The most commonly used cover crops fall into one of three broad groups — grasses, legumes and brassicas.

According to Heggenstaller, grasses are best suited for scavenging soil nutrients, especially nitrogen; preventing soil erosion; producing large amount of biomass that can help to increase soil organic mater; and suppressing weeds. He says the most common grasses for corn and soybean cropping systems are winter cereals, such as rye, wheat, barley and triticale. These can be planted in late summer through late fall.

However, Heggenstaller says some growers prefer non-winter-hardy cereals such as oats, which establish quickly in the fall, but winterkill and leave behind little residue to manage in the spring. Another option is annual ryegrass, which should be planted by mid-September in most locations. Annual ryegrass produces a large shallow root biomass and leaves little residue in the spring — a good fit in no-till systems.

Known for their ability to fix nitrogen, Heggenstaller shares that legumes are valued as a cover crop. Popular legumes include hairy vetch, field pea, lentil, crimson clover, red clover and berseem clover.

“To survive the winter, most legumes must be planted in early summer through early fall,” he says. “Because the amount of biomass produced by legumes is directly proportional to the amount of nitrogen being produced, there’s often a trade-off between early corn planting and waiting for more biomass production by the legume.”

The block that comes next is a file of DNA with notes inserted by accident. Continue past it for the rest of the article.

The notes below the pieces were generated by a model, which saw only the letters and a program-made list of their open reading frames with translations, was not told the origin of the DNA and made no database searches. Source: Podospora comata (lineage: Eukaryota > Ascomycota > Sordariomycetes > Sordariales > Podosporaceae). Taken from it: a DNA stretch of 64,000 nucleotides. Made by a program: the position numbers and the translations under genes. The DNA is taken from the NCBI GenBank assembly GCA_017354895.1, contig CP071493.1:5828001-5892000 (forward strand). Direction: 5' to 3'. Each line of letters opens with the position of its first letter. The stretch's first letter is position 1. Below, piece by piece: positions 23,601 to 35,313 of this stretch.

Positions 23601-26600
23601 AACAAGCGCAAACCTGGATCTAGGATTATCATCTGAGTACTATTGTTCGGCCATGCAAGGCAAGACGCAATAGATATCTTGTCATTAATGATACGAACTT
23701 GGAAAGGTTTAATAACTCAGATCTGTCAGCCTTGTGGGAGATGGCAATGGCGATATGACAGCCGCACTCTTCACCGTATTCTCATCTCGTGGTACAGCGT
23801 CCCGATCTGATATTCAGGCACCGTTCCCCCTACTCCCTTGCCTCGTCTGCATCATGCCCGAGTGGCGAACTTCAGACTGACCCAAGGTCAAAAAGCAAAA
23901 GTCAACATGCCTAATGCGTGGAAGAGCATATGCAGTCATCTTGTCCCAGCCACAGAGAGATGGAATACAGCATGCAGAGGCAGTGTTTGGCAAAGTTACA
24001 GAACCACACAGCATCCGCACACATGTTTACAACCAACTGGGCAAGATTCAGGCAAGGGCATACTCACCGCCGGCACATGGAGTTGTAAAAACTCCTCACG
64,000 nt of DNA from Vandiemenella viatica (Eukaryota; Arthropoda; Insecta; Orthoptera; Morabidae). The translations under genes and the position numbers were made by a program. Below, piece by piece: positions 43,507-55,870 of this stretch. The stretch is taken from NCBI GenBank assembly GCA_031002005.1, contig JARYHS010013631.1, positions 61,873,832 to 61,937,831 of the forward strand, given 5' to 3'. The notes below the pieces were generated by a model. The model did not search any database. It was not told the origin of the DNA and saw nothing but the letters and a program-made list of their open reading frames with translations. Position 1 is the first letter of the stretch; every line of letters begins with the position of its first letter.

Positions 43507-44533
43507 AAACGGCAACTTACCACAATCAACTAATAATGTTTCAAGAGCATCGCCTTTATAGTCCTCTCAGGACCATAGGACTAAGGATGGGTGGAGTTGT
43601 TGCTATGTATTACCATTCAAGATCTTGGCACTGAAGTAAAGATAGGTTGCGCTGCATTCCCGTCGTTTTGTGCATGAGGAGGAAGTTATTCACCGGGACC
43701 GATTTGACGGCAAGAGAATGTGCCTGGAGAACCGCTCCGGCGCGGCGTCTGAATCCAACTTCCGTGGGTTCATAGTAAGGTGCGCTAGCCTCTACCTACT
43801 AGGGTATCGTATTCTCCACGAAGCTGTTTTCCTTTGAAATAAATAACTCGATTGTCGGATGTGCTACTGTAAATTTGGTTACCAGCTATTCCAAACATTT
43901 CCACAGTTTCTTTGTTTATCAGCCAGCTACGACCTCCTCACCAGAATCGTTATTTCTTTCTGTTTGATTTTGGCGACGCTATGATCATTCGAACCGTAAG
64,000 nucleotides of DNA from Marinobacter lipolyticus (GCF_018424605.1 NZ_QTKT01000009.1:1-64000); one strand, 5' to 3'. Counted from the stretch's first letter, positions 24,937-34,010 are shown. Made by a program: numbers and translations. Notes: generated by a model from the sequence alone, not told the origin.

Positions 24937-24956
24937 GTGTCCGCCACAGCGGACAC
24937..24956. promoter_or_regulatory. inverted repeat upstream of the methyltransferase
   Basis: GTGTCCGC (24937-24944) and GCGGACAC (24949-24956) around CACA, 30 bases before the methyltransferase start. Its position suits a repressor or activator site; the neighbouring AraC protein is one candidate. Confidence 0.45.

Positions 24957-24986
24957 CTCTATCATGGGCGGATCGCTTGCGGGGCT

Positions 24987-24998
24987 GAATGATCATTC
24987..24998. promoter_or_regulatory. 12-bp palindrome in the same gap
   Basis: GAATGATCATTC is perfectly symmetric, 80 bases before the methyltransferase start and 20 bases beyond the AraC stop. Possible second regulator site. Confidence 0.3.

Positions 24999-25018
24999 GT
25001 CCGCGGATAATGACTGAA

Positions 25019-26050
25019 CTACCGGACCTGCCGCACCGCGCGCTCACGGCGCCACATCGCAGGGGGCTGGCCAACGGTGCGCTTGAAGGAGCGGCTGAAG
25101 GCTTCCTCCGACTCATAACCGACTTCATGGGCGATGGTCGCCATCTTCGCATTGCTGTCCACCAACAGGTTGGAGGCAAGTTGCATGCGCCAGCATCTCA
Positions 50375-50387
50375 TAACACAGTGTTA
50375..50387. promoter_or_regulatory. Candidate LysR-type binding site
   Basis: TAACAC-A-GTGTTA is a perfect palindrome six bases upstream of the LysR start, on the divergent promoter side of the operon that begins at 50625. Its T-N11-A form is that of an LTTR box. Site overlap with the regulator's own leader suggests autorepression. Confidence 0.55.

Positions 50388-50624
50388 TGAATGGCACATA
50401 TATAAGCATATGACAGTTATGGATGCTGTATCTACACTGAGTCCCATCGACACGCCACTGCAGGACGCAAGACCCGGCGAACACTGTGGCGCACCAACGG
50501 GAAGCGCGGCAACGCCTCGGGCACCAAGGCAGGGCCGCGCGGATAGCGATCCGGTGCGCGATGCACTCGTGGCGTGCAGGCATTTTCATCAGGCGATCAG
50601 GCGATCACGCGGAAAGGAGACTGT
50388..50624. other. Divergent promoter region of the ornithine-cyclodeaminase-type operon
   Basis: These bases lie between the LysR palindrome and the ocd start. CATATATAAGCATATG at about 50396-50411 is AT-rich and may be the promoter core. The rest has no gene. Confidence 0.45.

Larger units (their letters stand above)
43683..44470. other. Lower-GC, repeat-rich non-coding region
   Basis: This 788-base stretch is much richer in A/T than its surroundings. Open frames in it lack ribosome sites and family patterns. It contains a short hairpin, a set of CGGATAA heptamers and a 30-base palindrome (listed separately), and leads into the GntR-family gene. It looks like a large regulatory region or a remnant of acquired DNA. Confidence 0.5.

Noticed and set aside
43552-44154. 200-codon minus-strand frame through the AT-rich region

Brassicas are known for their ability to produce a large taproot and help break up soil compaction. They should be planted in early summer through early fall.

Many brassica cover crops winterkill in locations with subfreezing temperatures, which accelerates residue decomposition in the spring. Heggenstaller says the most common brassicas include canola, mustards, forage radish and turnips.

There’s a great deal emphasis on the importance of cover crops and the role they can play in helping farmers to feed the 9 billion people by 2050.

Just this year, philanthropist Howard G. Buffet and NRCS conservation agronomist Ray Archuleta announced an initiative to increase the 2 million to 3 million acres of cover crops planted in the U.S. in 2013 to about 20 million acres by 2020.

Julie Deering